Project Management Institute

Project management at the Woodland Park Zoo


by Hank Klein, Ph.D.


The nature of human behavior toward animals has historically run the full gamut from wanton murder to selfless nurture. When Adam encountered the serpent in the Garden of Eden, did he forever condemn snakes to an undeserved stigma? Conversely, was Noah, by collecting animals two by two aboard his floating zoo, the first zookeeper and wildlife conservationist?

The presence of the bones of as many as 50,000 cave bears at the site of a Cro-Magnon settlement in Austria indicates that early humans’ ability to destroy wildlife was incredible. even in prehistoric times. Indeed, the early history of zoos is more a story of animal prisons than animal refuges.

The first formal zoo is generally credited to Queen Hatshepsut, an Egyptian ruler in the 15th century B.C. Not content with the usual wildcats, hares and lynxes of lesser Egyptian menageries, the Queen dispatched history’s first animal- collection expedition to bring back exotic monkeys, leopards, birds and wild cattle. These went into her palace zoo where, with her courtiers, she could indulge a whim for feeding snacks to jungle beasts.

That the world’s first zoo goes so far back in time may surprise some peo-pie, but the ancients had all the knowledge and their rulers all the resources to create and maintain complex wildlife collections. Long before Queen Hatshepsut, humans had studied wildlife to improve the hunt. Indeed, their cave paintings of rhinoceros, deer, bison and wild horses demonstrate the extent of their understanding of animal behavior. Early Stone Age humans had already domesticated the dog and goose.

the zoo project manager—a jack of all trades whose negotiating skills must be as strong as his technical knowledge, his fiscal responsibility, his foresight, and his ultimate love for the zoo and its animals.


Early zoos were not public, however. Instead, they were regal indulgences set aside for pure pleasure and political use. In 12th century China, Confucius tells us that the Empress Tanki built herself a deer house entirely of marble. During the Chou Dynasty, Emperor Wen Wang set aside his “park of intelligence” in which he kept exotic animals. As great cities arose, royal menageries began to spring to life with them. King Solomon of Israel was not only a zookeeper, but a tremendous wild animal trader as well. His particular penchant for exotic peacocks, India’s sacred bird, led him to keep them in great numbers.

It was not until Aristotle and the 4th century B.C. did humans develop a more scholarly approach to zookeeping, Alexander the Great, a pupil of Aristotle and probably the first person in history to turn the zoo into an educational institution. made the royal menagerie available to his tutor for the study of wild animals, Alexander was a great collector, and his zoo was huge. In fact, along with his armies marched a unit whose sole mission was to collect from conquered countries all the living animals and zoological knowledge it could find. In addition, when he conquered Egypt, Alexander established the first public zoo. Aristotle might well have been the curator of Alexander’s zoo. His encyclopedia entitled History of Animals described over 300 species of vertebrates.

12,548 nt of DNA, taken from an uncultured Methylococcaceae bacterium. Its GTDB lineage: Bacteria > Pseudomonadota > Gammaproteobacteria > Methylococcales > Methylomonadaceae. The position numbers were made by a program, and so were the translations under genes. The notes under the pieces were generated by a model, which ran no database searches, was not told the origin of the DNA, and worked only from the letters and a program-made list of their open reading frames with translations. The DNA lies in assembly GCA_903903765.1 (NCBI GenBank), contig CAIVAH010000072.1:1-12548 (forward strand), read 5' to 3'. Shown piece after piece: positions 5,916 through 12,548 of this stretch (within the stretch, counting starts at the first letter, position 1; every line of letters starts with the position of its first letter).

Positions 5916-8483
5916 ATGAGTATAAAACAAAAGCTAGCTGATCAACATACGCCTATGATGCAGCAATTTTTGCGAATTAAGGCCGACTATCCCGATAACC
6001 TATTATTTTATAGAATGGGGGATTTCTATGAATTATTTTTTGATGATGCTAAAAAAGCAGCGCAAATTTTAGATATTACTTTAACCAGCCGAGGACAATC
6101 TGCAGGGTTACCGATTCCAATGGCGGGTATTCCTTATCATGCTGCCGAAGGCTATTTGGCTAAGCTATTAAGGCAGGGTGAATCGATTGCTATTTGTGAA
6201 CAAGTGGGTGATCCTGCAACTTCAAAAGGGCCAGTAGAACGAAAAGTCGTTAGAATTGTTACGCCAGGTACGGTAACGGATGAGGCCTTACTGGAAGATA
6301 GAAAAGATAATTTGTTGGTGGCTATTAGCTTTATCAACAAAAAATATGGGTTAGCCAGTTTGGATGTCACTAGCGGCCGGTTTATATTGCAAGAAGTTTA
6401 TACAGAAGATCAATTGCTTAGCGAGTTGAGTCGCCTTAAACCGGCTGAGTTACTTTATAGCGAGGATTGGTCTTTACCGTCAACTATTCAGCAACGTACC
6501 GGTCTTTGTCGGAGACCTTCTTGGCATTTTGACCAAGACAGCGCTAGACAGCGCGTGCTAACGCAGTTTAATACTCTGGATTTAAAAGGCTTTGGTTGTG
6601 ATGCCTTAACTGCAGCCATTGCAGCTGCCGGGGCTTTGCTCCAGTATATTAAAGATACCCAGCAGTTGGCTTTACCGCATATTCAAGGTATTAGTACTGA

Before long, however, humanity’s attitude toward wild animals took an abrupt turn in the wrong direction. Instead of objects of scientific study, they became “show business” on a scale never seen before or since. While Alexander had made his collection available for the advancement of learning, Ptolemy II turned his vast zoo into spectacular shows. The most stupendous of his processions was the animal parade staged for the festival of Dionysus. Twenty-four chariots drawn by 96 elephants headed a milelong parade of chariots pulled by lions, oryxes, ostriches and wild asses. In addition, there were thousands of birds carried along in cages by slaves. Big cats by the dozens (leopards, cheetahs, lynxes), a white bear, brown bears, camels, wild sheep, snakes, and 24,000 Indian dogs were followed by two of the rarest species in captivity at the time: the giraffe and the black African rhinoceros.

Then came the Romans. After collecting a vast assortment of creatures, they offered their worst possible response to the reverence of wildlife- animal combat and slaughter in huge public amphitheaters. First came the hunts. Wildlife was released into an artificial forest. At a sign from the Emperor, Roman citizens fell to hunting the animals. Next came the combats—deadly contests between animals, e.g. elephant vs. bull, rhinoceros vs. bear, lion vs. tiger. Finally, human gladiators were pitted against wildlife in a struggle to the death. Frequently, in a single show, 300-400 animals might be slaughtered.